Publication and Treasure: the Shebeen Club meeting for May

cross-posted from BOTH and Facebook, because our domain name at the Shebeen Club blog is currently in limbo, and cannot be fixed for a few days.

Library Editions

Building on last month’s successful meeting re-examining the existing publishing model, we’ve lined up renegade publisher and artist Robert Chaplin of independent publisher Library Editions to give us his take on end-running the Old Boy’s Network.

On Monday May 18th at the Shebeen Club Royal Canadian Academician Robert Chaplin will discuss publication and treasure, vis a vis the extinction of codex in the electronic age.

The importance of perfect rhyme and meter with respect to the mainstream absorption of hip hop.

Robert Chaplin was born under a lucky star and has fed pancakes to WhiskeyJacks.

Mr Chaplin will be launching his fourth Library Edition trade hardcover ‘Brussels Sprouts & Unicorns’ Thursday May 21st at Walrus, 18th & Cambie.

Who: Robert Chaplin and the Shebeen Club

What: our monthly meeting

When: 6-9pm Monday, May 18th

Where: The Shebeen, behind the Irish Heather, 210 Carrall Street in Vancouver

Deets: $15 includes dinner and a drink, so what are you waiting for?

Robert Chaplin gets schooled by Gary Kasparov

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Everyone needs an editor!

Literati are perhaps the least respected of professionals. Oh, sure, every doctor gets hit up at parties for a snap diagnosis freebie (Miss Manners’ advice? Reply “certainly, now if you’ll just disrobe I’ll examine you.” Hey, it WOULD liven up a party) but how many of them get “I’ve always been good with cutlery, probably would make a pretty snappy surgeon, doncha think?”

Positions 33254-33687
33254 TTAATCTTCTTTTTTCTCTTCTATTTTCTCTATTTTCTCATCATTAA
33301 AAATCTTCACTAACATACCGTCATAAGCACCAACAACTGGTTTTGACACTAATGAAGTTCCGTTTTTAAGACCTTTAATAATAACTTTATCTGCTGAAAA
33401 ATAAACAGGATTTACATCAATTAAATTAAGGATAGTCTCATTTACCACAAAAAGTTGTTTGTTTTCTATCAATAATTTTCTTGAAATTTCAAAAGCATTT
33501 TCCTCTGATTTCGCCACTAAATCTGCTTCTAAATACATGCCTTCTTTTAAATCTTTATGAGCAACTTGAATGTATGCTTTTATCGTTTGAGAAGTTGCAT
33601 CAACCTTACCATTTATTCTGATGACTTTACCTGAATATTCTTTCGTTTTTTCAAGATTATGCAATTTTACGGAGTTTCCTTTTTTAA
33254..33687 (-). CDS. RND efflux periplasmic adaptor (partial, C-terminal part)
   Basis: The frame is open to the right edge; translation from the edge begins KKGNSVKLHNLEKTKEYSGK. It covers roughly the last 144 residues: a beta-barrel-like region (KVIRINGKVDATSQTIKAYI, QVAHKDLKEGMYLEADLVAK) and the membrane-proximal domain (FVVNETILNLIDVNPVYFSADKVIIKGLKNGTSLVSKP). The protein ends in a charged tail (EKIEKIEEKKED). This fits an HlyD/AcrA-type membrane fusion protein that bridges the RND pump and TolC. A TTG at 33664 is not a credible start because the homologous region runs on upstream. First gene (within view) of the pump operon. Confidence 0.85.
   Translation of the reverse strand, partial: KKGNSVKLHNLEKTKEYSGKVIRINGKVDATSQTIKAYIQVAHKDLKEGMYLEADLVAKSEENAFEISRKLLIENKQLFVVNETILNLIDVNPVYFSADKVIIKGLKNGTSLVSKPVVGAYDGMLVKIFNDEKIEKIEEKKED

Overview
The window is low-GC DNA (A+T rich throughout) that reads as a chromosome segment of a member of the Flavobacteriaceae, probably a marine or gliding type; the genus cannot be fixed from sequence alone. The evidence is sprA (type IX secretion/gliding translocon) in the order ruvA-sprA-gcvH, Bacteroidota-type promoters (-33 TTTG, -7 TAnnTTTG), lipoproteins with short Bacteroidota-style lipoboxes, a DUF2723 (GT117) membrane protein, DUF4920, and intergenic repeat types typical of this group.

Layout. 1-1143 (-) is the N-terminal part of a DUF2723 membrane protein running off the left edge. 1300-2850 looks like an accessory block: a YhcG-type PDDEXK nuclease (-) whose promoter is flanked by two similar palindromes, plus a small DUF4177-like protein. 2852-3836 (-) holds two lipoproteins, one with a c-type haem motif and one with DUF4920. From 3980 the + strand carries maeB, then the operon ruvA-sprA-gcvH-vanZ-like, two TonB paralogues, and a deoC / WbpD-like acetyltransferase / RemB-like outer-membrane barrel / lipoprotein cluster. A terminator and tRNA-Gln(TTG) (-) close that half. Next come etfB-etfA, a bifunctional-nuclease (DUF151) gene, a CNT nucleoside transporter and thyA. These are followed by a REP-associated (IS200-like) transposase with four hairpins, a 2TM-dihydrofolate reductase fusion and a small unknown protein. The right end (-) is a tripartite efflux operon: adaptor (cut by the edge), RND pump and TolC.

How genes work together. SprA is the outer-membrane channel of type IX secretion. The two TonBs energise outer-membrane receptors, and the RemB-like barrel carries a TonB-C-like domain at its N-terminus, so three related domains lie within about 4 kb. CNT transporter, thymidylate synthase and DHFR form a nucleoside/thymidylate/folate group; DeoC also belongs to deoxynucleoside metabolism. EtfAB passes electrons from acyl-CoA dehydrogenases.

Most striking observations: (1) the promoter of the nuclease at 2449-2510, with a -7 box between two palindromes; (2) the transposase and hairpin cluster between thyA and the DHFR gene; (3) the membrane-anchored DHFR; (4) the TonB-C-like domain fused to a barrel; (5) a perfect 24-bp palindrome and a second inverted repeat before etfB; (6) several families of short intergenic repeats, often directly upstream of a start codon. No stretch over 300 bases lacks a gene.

Writers? Editors? Every feeb who knows the alphabet has internalized that old “Everyone has one novel in them.” Yeah, maybe. But whoever said that (Confucius? Hesiod? Boccaccio? I wanna give that man a swiftian kick in the legpit region, I’m telling you) was careful not to claim it would be a good novel. Or even a novel one.

You see what I’m getting at here?

Few indeed are even the true the classics of literature that couldn’t be improved by the judicious exercise of editorial oversight. Think, for instance, how much better most of Thomas Hardy would be with a restrained sprinkling of snappy musical numbers.  Think of how much more eagerly students would tear through The Canterbury Tales if they were a Nancy Drew/Hardy Boys mystery instead. Think: The Gulag Archipelago With Zombies.

Oh hey…

Where was I? Right, editors and improvement. Longtime readers of the ol’ raincoaster blog (for what crime can this be the inhuman sentence? I ask yez) will be aware that we at raincoaster HQ have long cherished a fondness for the old-fashioned Yankee consumptive Howard Phillips Lovecraft; fewer, however, will realize that in addition to being a talented author of eldritch tales™ Lovecraft was also an editor and collaborator of prolixity and profound talent.

Climb with us into the Wayback Machine, set the dial for “Arkham,” and behold the birth of a career:

Young Lovecraft

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Peaches Geldof, world’s least-likely humourist

Peaches Geldof with man of the moment

“I have respect for broadsheet journalists because
they haven’t succumbed to degrading themselves, to
writing pidgin English with all these terrible
colloquialisms, the phrasing of which is just,
like, embarrassing”

Peaches Geldof

from Popbitch

the evil of banality

Because when you dump a bucket of buzzkill on us, what do we have left to blog about? Eh? I ask you that!

Monkey or Shoggoth

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ain’t it the